By Kent Mulkey

It is estimated that there have been more than 15,000 books on leadership published. I no longer read any of them. Rather, I watch leaders around me, learning from the words they say and the behaviors they exhibit.

One of my favorite graduate school professors was fond of saying, “You can call yourself a leader, but if no one is following you are merely taking a walk”. I have known plenty of so-called leaders who, perhaps without being aware of it, are on a lonely walk down an empty street.

Why? They don’t elevate others, thus no one is attracted to them. They don’t invest in making their team more successful than they could ever be by themselves.

After a seven-year hiatus, I revved up my old Facebook account. I saw the usual stuff out there:  the same people posting photos of their cat, places they vacationed, and the dreadful inspirational quotes that are supposed to launch me into unparalleled success.

I also saw leaders, people who made a lasting imprint on my life, guiding me to be the person I am today. One of my former bosses stood out among the rest. He lived to elevate the team.

Here are just a few behaviors he demonstrated when I worked for him:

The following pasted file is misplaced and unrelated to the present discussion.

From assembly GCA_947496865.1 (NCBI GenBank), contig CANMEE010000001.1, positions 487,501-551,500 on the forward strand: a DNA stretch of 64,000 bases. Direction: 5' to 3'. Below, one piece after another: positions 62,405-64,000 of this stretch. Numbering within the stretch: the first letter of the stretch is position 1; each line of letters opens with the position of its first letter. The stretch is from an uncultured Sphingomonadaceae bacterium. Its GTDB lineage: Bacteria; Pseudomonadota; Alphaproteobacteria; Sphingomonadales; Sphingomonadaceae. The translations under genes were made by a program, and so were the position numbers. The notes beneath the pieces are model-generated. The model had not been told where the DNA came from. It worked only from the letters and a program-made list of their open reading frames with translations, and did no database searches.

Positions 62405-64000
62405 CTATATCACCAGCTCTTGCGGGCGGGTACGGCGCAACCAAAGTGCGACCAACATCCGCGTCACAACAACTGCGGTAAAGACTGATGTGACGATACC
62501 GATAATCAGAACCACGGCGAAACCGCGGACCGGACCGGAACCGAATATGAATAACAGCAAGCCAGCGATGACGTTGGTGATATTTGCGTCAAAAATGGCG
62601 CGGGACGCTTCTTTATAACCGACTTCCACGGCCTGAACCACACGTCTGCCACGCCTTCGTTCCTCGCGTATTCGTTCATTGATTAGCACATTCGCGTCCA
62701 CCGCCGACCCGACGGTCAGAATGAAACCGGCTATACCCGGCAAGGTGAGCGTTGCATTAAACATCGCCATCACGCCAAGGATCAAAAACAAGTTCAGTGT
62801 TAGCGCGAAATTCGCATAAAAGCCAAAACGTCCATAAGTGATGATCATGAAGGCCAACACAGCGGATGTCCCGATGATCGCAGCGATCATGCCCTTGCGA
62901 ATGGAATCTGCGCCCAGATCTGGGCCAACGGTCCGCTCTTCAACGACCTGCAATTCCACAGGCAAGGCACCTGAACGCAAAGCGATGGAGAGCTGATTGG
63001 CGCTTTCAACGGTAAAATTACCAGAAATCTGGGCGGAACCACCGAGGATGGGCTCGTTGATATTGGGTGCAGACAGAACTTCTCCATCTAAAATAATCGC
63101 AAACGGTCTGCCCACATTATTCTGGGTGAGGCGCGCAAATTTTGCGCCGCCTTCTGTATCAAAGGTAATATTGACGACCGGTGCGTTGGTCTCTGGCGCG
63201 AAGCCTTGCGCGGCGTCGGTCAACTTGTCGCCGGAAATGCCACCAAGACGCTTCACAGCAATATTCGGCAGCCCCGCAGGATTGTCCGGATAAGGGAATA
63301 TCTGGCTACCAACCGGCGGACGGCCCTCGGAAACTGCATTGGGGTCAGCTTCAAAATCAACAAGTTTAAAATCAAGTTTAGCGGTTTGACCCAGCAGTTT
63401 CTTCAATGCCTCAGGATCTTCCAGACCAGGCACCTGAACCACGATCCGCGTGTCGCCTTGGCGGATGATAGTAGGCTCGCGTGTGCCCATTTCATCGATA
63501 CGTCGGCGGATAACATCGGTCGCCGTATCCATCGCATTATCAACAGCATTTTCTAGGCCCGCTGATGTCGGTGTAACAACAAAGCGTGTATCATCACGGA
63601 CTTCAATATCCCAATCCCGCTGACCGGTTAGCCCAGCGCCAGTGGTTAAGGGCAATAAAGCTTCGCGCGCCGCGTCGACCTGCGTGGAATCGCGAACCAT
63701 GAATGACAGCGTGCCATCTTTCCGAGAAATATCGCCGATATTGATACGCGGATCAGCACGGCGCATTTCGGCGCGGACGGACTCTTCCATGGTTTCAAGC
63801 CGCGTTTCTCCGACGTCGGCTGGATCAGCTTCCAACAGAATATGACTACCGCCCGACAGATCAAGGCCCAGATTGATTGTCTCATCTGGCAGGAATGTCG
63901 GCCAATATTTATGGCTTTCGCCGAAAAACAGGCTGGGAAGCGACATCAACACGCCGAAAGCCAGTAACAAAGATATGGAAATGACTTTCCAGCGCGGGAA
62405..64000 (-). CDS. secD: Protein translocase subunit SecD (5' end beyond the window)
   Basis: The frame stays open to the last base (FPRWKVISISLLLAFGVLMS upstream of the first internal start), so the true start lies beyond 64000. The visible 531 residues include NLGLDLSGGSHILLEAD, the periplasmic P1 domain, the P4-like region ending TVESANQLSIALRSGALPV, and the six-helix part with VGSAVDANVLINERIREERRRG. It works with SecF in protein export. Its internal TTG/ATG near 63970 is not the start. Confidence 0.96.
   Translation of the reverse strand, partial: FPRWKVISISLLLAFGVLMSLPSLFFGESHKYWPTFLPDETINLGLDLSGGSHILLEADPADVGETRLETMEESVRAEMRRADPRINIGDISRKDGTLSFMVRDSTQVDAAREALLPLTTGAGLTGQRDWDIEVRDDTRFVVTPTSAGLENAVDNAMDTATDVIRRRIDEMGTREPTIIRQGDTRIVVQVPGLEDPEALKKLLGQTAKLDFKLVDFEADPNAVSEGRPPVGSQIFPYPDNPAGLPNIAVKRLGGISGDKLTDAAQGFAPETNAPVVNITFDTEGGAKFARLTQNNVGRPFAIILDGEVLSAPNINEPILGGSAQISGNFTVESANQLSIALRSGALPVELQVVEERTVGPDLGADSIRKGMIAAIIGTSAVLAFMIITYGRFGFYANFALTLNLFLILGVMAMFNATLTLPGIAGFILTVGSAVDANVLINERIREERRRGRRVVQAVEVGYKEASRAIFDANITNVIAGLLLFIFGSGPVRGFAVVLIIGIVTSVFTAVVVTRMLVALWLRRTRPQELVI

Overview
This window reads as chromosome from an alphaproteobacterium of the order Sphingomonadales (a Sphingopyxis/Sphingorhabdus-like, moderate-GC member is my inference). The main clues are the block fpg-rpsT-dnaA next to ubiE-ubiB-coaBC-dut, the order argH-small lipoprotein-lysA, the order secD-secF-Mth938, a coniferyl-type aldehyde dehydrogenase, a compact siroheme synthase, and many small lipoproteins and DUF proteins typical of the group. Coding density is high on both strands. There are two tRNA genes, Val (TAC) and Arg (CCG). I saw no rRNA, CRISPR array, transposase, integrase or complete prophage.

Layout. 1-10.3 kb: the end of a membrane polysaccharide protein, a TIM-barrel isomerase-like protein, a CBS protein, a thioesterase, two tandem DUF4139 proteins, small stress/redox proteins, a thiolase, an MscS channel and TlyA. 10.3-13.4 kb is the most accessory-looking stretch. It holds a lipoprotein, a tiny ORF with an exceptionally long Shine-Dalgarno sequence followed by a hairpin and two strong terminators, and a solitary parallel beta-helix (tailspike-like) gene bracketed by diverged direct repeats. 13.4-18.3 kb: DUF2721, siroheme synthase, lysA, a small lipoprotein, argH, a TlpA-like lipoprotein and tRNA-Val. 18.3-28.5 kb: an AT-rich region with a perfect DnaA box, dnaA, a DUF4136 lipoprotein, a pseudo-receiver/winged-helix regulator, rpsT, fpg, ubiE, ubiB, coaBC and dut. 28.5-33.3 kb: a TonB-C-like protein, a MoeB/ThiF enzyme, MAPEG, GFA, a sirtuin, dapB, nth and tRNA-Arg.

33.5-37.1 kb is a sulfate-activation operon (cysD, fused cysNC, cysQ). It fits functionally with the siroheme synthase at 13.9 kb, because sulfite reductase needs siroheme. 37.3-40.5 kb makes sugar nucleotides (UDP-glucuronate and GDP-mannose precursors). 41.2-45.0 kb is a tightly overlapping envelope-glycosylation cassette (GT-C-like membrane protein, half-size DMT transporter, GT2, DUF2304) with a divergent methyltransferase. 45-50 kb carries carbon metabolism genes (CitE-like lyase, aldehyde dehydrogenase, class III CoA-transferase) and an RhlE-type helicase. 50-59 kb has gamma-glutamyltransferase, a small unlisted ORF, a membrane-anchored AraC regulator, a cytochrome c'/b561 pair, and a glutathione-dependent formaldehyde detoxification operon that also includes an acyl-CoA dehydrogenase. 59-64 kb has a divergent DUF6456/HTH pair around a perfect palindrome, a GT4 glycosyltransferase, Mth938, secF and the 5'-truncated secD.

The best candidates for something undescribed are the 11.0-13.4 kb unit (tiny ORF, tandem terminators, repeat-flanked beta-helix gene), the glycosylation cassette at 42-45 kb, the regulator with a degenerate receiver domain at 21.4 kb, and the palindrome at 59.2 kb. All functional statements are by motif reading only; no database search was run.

• He never made it about himself. Although he was a widely sought-after speaker and advisor, he blended in. The paradox is that you hardly knew he was even in the room. I felt important.
    • He possessed solid values, deeply rooted in his faith. His decisions, actions, and his words circled around his core beliefs of what he staked his life on. I felt grounded.
    • He brought out the best in people. When I was in my 20s, he believed in me like no one before (or since). He somehow looked ahead at what he believed I could accomplish. At the time I was directing a fledgling nonprofit. He guided me to make it successful. I felt powerful.
    • He was collaborative. He never thought he knew all the answers. Other people at the table were encouraged to bring their knowledge, skills, education, and perspective. He was committed to going further together than anyone could go alone. I felt intelligent.
    • He was funny. The work was hard, the people we served often struggled with major life challenges. We needed some comic relief (but not at the expense of our clients). I learned to laugh . . . a lot! I felt lighter.

It has been said that if all you do is give directions, you are a road sign, not a leader. Be a model for others instead.

Senior living needs you now more than ever as our industry grows into the next decade and beyond. We need you to lead, elevating others to become leaders in their own circle of influence.

Make it about the team.